Create Solutions: 43% of Revs

Five plans customers can buy with Create Solutions:

  • Unity Plus
  • Unity Pro
  • Unity Enterprise
  • Unity Personal
  • Unity Student

Customers typically buy 1-3 yr subscriptions, billed monthly, quarterly or annually.

Operate Solutions: 57% of Revs

Revenues from this segment are lumpy (depending on popularity of games)

Unity relies on expanding their customer base to smooth revenue volatility

Aligned incentives: U generates more revenue as their customer’s game gains popularity

Let’s Talk About TAM, Shall We?

Unity sees their TAM around $29B across both gaming and other industries.

They’re looking beyond gaming and their current markets.

Future TAM could be (according to mgmt) “multiple times larger than the opportunity today.”

Rapid Revenue Growth, Shrinking Operating Losses

Unity grew revenue 42% YoY ($380M to $541M).

They’re currently losing money ($163M last year and $131M in 2018).

Net cash used in operating activities decreased from $81M in 2018 to $68M in 2019.

The Power of Real-Time 3D

Unity is banking on the power of Real-Time 3D to drive creative innovation, more engaged users and better games.

They break down the power of 3D:

  1. Interactive: Connect with content & other gamers
  2. Real-Time: 120 images per sec
  3. 3D: more real

Technology Driving Real-Time 3D Adoption

Rapidly evolving tech allows $U to create better, more realistic and interactive games than ever before.

This new tech relies on these four pillars:

  1. Computing power
  2. Platforms & Devices
  3. Distribution
  4. Connectivity

Unity Growth Strategies

$U has identified five ways they can grow in the future:

  1. Invest in product innovation
  2. Grow existing gaming customers
  3. Grow new gaming customers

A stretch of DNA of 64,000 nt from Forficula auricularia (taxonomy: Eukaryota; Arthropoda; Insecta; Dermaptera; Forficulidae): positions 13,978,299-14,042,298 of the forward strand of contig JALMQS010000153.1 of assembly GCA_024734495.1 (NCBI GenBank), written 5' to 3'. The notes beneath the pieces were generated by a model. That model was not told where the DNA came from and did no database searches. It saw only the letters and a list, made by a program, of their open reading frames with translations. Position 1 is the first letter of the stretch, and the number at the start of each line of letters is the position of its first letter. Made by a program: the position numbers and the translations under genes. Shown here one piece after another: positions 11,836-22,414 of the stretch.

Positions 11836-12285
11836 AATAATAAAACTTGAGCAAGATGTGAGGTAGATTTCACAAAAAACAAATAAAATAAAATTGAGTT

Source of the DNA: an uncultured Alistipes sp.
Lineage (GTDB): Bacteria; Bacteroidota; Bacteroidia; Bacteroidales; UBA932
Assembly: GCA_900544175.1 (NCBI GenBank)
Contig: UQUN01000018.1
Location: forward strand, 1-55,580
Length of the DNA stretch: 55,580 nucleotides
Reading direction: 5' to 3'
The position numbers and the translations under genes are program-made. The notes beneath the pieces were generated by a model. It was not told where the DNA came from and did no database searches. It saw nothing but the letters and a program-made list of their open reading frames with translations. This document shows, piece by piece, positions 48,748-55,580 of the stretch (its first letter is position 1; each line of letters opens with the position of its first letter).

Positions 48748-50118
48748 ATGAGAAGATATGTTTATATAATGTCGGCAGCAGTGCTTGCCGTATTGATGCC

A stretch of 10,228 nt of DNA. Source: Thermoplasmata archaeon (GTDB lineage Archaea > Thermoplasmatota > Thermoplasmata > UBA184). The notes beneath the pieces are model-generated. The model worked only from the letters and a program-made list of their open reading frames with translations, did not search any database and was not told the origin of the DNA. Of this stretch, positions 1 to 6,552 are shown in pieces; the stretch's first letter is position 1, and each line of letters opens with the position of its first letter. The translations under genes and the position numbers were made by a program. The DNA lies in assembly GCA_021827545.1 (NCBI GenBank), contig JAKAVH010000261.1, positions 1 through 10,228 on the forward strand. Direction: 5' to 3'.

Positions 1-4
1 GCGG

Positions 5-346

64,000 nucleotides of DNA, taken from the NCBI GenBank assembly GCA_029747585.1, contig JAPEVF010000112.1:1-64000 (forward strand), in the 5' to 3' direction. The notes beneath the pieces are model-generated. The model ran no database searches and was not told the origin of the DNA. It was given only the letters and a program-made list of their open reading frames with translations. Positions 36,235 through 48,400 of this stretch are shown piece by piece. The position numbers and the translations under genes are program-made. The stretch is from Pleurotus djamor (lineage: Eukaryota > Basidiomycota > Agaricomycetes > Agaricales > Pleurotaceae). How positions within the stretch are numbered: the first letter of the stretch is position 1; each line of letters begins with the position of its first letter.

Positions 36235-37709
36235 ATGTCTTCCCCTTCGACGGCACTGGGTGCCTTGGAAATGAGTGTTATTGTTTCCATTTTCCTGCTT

4. Grow beyond gaming
  5. Grow across global markets

See more below:

Diving Into Financial Data (What Stood Out)

In 2019, $U generated $541M in revenue and $423M in Gross Profit (>78% GM!!)

Shares Outstanding: 114M – Customers > $100K revenue: 600 in 2019 vs. 484 in 2018

Dollar-based Net Expansion Rate: 133% in 2019

Diving Into Financials (Balance Sheet)


  • Cash: $453M
  • Working Capital: $339M
  • Total Assets: $1.29B


  • Deferred Revs: $107M
  • Total Debt: $124M


  • Shareholders Equity: $647M

Interesting Graphs on Customers, Retentions Over Time

Check out these graphs on:

  • Customers > $100K over time
  • % of Revenue Rep by Customer > $100K over time
  • Dollar-based Net Expansion Rate over time
  • Customer Cohort Analysis

Letter From Unity CEO

I liked how the S-1 included a letter from $U CEO.

Here’s a couple interesting quotes from that letter:

Unity Reviews from Other Game Studios

The consensus: Unity allows game developers to rapidly create, test and curate new games. This in turn fosters a more creative environment, which leads to more potential blockbuster games.

Customer Diversification

The company has myriad customers using both its Creative, Operate and Architecture Solutions, including:


  • Arena of Valor
  • Iron Man VR
  • Pokemon GO


  • EA
  • Tencent
  • Ubisoft Mobile Games


  • Samsung
  • Skanska (Volvo)

Executive Management Comp

  • CEO: $8.4M total compensation (owns 3.4% of company)
  • CFO: $5.23M total compensation

Shareholder Split:

  • Sequoia Capital owns 24% of shares
  • Silver Lake Partners owns another 18.2%